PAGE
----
Bikem Ozturk, 53, has been dancing since she started ballet classes at the age of 3 while living in Istanbul, Turkey. When she immigrated to the United States in 1993 and eventually settled in Maryland in 1997, her love of dance traveled with her.
Her dance mentor told Ozturk about Dance Exchange, a Takoma Park-based performing arts nonprofit that offers creative movement programs. Ozturk began taking classes at Dance Exchange in 1999 and hasn’t missed a beat since.
“For me, coming here and leaving everything behind—that’s not an easy thing at all,” says Ozturk, who now lives in Silver Spring. “Dance Exchange has a big part in it for me, to deal with the pain of leaving home.”
Founded in 1976, Dance Exchange aims to expand “who gets to dance, and where dance happens—what dance can be about, and why dance matters,” says Cassie Meador, executive artistic director. Classes are based on discussions within the group—such as talking about a time they felt at home in their body—which Meador says lead to “spontaneous gestures” out of which the dances grow.
Dance Exchange holds classes for children, teens, families and older adults. The organization transitioned to virtual programming in March, and as of late June has reached more than 1,150 people nationwide through their online programs, thanks in part to emergency relief funding from the Arts and Humanities Council of Montgomery County and the Maryland State Arts Council.
Ozturk is part of the Dance On Program, which focuses on dancemaking among older adults. Normally, these classes are held in Dance Exchange’s Takoma Park studio and at other locations; now, the classes are held weekly over Zoom.
This year, Dance Exchange invited Ozturk to become part of its Dance On Organizing with Artists for Change Cohort. She started co-leading classes with staff in the fall and will have a paid position in the Dance On Festival planned for May 2021. “I love everything about Dance Exchange,” she says. “I can call it my second home.”
Meador says that even before the pandemic, the creative aging program was focused on combating social isolation—which often afflicts the older population—through the connection of dance. “It’s really about how we can promote safe and guided movement and physical activity to really keep people connected in meaningful ways during this time,” she says.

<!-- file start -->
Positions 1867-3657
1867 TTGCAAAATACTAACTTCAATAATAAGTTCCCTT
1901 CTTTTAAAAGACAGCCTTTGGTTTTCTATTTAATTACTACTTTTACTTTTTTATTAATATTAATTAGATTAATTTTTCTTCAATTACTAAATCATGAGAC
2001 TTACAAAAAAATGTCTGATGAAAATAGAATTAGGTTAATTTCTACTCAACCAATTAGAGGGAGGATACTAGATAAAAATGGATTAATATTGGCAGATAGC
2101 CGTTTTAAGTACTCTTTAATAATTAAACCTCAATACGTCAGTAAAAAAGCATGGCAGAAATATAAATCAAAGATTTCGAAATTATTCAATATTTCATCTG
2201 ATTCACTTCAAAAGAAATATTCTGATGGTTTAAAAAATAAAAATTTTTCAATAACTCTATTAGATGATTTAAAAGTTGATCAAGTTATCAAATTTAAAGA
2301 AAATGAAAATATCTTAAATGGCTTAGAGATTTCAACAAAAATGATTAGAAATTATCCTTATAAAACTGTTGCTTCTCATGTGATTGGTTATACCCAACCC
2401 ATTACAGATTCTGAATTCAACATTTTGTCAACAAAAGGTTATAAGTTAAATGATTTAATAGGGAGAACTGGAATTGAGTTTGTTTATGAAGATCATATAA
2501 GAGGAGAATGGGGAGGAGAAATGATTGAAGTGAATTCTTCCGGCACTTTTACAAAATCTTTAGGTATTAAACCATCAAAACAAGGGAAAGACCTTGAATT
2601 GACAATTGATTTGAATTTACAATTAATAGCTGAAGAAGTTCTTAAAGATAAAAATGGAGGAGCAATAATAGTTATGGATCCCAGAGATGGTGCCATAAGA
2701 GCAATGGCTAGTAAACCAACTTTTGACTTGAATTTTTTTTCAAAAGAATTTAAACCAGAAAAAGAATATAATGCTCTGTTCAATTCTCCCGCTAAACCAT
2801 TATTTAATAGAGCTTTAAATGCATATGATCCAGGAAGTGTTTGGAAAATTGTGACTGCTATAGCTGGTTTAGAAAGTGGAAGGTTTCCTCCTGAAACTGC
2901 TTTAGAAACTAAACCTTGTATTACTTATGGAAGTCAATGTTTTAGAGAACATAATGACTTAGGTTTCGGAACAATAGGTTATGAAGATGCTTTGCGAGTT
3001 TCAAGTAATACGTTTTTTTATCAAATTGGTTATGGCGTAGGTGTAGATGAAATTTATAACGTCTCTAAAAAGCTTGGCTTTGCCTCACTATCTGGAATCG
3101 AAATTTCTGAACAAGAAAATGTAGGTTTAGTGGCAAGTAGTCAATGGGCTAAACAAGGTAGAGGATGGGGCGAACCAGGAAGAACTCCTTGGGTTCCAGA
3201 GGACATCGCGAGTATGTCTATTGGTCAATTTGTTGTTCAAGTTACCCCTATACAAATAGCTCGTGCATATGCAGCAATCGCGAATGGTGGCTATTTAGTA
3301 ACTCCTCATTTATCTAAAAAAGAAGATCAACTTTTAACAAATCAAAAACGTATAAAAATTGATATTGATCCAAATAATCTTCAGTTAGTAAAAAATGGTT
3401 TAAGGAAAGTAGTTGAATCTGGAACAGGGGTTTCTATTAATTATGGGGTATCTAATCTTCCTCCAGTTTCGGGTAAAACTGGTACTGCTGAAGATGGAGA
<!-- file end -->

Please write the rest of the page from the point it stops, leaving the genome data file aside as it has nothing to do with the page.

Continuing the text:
Ozturk says attending classes on Zoom is difficult because so much about dance is sensing physical energy, but she still cherishes logging on every week.
“During the quarantine, it’s a lifeline,” Ozturk says. “I think we have to keep our previous connections as vital as possible and alive as possible because everybody is kind of going inward. And so to have a certain class, at a certain time…it’s very helpful for me in the pandemic. And it’s something I love.”
Dance Exchange (danceexchange.org) reaches thousands across generations and disciplines each year through dance-making and performance projects; programming for youths, families and older adults; and studio space for artists, educators and entrepreneurs in Dance Exchange’s Community and Creative Hub.
Headquartered: Takoma Park
Serves: Metro region
What a donation buys:
• $50 provides a week of sanitation supplies to keep Dance Exchange’s building clean and its community healthy.
• $200 covers two Exploring and Making Dance Camp scholarships for local youths.
• $500 provides a one-month stipend for an artist to create a new work premiering at the Creative Aging Festival in the spring of 2021.
• One day: Provide support at events (virtual and in person).
• Weekly: Help with upkeep at Dance Exchange’s building and studios.